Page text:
|Carburetors 914 F:||1/4 part no. 892520 – from S/N 116207;
2/4 part no. 892525 – from S/N 120228;
The carburetor and/or the float may have been removed from the first delivery engine and used on another one. Therefore the serial number of the carburetor is also important as the engine serial number. For relevant information, see the maintenance records and/or the logbook.
Questions and Answers regarding this Service Bulletin:
Q: So what is this all about?
A: Simply put, it was found that some floats may be retaining fuel and thereby increasing in weight. This is not good. It must be remembered that not all floats seem to be doing this, that is why there is a test procedure outlined in the Service Bulletin. Also, at this point in time, it is not known what is causing this retention and there is no simple replacement fix, that is why there is a request that this inspection happen every 25 hours of flight or 60 hours total time, until a solution for this is found.
Q: Who is authorized by the factory to perform this work?
A: Rotax requires an independent Rotax Maintenance Technician (iRMT) with a current Maintenance or Higher rating. You can find these in the US, Central or South America by going to www.rotaxirmt.com
Q: All this seems really complicated.
A: It may seem a little overwhelming at first, but Rotax has done a really good job of explaining the testing procedure in the bulletin. If you are still not sure, please contact your closest independent Service Centre or iSC. They will be more than happy to give you all the details.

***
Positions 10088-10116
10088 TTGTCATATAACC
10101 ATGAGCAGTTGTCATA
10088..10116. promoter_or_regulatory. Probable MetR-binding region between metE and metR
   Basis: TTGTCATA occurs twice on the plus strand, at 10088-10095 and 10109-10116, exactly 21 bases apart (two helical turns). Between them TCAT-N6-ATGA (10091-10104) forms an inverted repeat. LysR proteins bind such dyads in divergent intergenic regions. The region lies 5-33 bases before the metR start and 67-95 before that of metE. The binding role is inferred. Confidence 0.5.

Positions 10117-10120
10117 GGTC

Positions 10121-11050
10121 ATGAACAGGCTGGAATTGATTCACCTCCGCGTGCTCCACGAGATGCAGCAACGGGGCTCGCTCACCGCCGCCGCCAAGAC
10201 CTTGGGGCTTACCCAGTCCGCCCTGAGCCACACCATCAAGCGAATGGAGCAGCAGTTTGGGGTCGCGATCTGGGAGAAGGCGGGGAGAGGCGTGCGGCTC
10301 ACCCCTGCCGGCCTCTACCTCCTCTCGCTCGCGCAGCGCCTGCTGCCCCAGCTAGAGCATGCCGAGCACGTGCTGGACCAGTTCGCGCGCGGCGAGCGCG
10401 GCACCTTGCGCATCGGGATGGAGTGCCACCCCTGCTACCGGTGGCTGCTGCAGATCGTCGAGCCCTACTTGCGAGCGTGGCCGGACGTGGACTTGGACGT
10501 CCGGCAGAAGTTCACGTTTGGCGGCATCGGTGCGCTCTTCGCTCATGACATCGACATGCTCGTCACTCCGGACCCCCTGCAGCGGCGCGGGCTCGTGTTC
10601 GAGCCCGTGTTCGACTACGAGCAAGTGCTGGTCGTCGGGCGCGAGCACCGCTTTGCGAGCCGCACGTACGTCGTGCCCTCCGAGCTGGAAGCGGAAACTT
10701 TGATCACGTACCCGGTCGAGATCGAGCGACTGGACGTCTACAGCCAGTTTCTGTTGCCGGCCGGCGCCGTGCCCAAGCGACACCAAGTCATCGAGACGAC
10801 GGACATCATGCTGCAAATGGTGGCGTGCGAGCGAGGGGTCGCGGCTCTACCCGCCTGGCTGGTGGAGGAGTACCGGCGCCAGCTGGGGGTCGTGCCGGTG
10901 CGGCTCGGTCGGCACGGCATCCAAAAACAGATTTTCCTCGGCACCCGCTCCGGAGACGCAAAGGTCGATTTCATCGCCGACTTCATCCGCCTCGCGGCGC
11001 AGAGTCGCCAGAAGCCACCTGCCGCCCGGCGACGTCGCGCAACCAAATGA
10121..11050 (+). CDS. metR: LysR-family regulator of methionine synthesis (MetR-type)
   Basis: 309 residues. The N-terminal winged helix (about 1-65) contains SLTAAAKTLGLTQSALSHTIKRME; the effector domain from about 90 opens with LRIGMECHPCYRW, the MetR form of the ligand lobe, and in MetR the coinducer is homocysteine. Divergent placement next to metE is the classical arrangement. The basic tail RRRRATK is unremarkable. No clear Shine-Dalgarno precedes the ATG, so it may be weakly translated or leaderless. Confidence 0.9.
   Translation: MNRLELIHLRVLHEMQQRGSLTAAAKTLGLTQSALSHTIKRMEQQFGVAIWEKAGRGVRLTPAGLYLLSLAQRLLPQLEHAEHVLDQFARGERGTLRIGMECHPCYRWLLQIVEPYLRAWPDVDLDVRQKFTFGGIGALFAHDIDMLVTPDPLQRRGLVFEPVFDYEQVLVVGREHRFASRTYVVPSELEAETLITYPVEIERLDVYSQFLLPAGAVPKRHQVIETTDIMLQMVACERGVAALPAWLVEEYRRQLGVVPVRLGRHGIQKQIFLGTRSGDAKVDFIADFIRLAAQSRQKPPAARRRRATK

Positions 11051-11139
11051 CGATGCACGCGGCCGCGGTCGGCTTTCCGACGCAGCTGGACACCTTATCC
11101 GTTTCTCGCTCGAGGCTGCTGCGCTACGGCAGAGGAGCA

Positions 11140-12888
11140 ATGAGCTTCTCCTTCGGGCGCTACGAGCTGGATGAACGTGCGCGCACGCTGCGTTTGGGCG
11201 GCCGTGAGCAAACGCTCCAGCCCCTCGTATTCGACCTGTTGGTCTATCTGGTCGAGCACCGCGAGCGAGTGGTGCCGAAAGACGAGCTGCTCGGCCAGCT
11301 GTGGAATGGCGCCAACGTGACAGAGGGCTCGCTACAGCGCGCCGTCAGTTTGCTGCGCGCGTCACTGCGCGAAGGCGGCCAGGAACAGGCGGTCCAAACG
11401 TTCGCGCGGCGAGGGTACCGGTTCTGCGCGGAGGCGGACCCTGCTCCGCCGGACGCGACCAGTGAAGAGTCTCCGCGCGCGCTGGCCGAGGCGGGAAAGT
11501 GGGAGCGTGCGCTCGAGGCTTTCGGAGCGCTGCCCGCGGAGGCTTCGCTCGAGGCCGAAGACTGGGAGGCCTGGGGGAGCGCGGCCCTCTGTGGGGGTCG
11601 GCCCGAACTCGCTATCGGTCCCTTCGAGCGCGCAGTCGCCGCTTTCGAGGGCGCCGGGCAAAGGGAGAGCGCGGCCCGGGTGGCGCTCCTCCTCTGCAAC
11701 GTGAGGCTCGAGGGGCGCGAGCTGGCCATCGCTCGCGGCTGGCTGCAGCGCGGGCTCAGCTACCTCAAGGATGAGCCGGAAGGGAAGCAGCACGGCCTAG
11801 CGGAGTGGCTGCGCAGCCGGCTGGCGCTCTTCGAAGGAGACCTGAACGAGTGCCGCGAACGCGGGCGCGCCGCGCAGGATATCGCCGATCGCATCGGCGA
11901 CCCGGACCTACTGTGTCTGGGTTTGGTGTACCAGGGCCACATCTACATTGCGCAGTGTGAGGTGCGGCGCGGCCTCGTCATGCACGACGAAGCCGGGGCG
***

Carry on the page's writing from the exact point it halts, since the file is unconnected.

Here is a list:
|WESTERN USA||CALIFORNIA POWER SYSTEMS||http://www.cps-parts.com/|
|CENTRAL USA||LEADING EDGE AIR FOILS||http://www.leadingedge-airfoils.com/|
|EASTERN USA||LOCKWOOD AVIATION SUPPLY||http://www.lockwood.aero/|
|LATIN AMERICA||LAG ULTRALIGHT||http://lagultralight.com/|
|BRAZIL||Cruzeiro do Sul Aviação||http://www.cdsav.com.br|
If you are outside the above areas, please go to www.flyrotax.com and find the service centre in your region.
Q: Why are there three types of warranty claims?
A: Well, technically there are only two. The first inspection covers the tooling you need to perform the inspection. Then every other inspection after that is considered without tooling as it was already supplied. Why the need for extra claim types depends on whether or not the floats needed to be changed. Again see your iSC to assist you with this.
Gunskirchen, July 8, 2014 – BRP transfers distribution of Rotax Aircraft Engines in the United Kingdom, Ireland and Iceland to CFS Aeroproducts (CFS) starting December 3rd,